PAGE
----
- Your shipment is 14 CBM or under
- There’s no urgent rush for your goods to reach the United States
- Air freight is not something you can consider
LCL shipping might not be your best option if:
- You are shipping very heavy or extremely large goods
- Your cargo is perishable, high-value or delicate
- You don’t want your goods to be handled or moved more frequently than is necessary
- You don’t want any delays causing you to miss your delivery date
Considerations for FCL Freight Shipping
Full Container Load (FCL) shipping could be your best option if:
- Your freight needs to reach your consignee in the US by a specified date
- Your goods cannot be shipped alongside other products in a shared container
- Your cargo is more than 14 CBM
- Your consignment is very heavy or extremely fragile
- You want your container sealed, and to remain so until arrival at its destination in the US. (Please note that customs officers can open your container to inspect its contents if they wish).
Air shipping is an option many businesses choose when:
- Their goods are urgently required in the United States
- Their cargo is delicate or perishable—plants, food, or flowers for example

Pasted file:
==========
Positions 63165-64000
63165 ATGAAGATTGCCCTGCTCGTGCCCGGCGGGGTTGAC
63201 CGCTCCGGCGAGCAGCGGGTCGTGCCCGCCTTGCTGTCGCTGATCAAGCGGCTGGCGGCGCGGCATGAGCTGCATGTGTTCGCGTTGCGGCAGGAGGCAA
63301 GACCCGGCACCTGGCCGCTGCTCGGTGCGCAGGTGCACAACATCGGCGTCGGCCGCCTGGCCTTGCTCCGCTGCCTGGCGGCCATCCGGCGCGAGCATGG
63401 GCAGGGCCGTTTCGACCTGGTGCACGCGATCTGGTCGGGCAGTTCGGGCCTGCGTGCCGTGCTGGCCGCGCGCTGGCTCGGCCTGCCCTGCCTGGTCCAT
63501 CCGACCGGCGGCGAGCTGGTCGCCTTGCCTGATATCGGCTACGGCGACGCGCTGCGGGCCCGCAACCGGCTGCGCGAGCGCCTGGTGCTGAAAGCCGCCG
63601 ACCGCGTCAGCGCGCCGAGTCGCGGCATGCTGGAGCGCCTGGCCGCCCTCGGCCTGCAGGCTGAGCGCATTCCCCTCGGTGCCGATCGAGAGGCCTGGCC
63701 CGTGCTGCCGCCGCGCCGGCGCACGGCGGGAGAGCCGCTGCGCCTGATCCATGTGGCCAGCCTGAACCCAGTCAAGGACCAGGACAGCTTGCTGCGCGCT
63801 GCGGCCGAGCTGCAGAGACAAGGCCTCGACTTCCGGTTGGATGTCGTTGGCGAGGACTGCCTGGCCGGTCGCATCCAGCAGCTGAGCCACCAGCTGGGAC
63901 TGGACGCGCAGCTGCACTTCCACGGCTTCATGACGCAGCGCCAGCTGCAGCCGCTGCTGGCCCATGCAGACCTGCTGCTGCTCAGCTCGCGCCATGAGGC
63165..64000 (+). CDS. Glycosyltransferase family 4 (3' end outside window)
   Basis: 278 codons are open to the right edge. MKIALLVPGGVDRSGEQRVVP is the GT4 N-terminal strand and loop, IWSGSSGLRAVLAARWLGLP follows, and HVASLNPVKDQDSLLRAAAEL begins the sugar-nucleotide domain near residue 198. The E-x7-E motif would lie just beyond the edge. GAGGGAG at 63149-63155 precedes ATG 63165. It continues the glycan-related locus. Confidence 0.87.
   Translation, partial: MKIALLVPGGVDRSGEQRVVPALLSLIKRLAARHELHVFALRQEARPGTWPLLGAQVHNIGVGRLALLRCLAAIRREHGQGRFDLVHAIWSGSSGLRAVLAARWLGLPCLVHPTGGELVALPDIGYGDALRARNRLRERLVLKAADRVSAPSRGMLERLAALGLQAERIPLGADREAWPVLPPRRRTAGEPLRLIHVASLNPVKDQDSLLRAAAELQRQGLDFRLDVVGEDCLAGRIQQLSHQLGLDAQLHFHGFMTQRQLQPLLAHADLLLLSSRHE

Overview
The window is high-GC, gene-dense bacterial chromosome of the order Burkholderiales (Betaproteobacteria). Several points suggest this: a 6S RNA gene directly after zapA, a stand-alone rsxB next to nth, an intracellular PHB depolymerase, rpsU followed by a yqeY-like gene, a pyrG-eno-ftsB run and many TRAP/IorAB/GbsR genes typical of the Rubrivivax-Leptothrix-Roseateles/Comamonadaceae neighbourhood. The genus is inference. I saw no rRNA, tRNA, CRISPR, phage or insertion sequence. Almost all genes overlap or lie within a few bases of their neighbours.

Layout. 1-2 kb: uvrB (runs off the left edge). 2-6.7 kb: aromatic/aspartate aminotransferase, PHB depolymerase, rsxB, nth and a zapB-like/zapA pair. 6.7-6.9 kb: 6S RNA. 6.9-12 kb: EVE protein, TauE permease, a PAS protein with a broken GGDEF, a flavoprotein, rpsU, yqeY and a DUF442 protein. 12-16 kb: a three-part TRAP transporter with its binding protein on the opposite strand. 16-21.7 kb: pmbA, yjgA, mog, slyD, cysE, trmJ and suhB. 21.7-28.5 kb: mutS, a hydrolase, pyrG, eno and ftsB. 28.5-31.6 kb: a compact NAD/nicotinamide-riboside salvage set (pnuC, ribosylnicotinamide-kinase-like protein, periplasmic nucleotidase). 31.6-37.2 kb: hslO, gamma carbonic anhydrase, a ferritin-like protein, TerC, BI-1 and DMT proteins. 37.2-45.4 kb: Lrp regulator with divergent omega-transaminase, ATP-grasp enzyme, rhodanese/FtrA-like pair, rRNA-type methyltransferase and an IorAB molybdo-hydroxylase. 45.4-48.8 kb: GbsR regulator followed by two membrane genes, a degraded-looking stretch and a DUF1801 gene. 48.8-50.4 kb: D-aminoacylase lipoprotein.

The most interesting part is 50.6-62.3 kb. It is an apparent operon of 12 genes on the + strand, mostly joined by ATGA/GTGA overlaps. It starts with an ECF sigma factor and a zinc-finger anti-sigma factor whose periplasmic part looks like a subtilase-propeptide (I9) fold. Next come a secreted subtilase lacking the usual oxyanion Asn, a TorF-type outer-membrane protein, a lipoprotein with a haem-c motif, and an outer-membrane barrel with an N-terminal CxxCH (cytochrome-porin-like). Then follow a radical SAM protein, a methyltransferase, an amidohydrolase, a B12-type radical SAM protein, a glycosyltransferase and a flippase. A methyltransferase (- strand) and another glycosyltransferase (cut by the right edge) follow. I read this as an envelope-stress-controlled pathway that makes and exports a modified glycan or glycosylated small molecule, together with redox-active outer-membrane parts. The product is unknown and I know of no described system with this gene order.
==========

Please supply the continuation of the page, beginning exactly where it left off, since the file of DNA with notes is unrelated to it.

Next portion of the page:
- Valuable freight needs the protection offered by stringent airline and airport security measures
- Their consignment is light and small—maybe two or three pallets at most
Learn more about Air Freight on our dedicated page by clicking here.
Cargo Port of Origin in Norway
- A key shipping hub not just for Norway, but for the whole of Scandinavia.
- The port has over 2,600 square meters of storage space and a 665-meter quay.
- Emission and noise-reducing K-technology make the port one of the world’s most eco-friendly.
- Ideal for supply chains involving the movement of goods from Ulleval, Bjerke, or Lambertseter.
Owned By: Oslo Ports Authority.
Annual Container Volume: >260,000 million TEUs.
Cargo Ports of Arrival in the US
- Located in San Pedro Bay.
- Dubbed ‘America’s Port’.
- It sets global standards for sustainability, security, and social responsibility.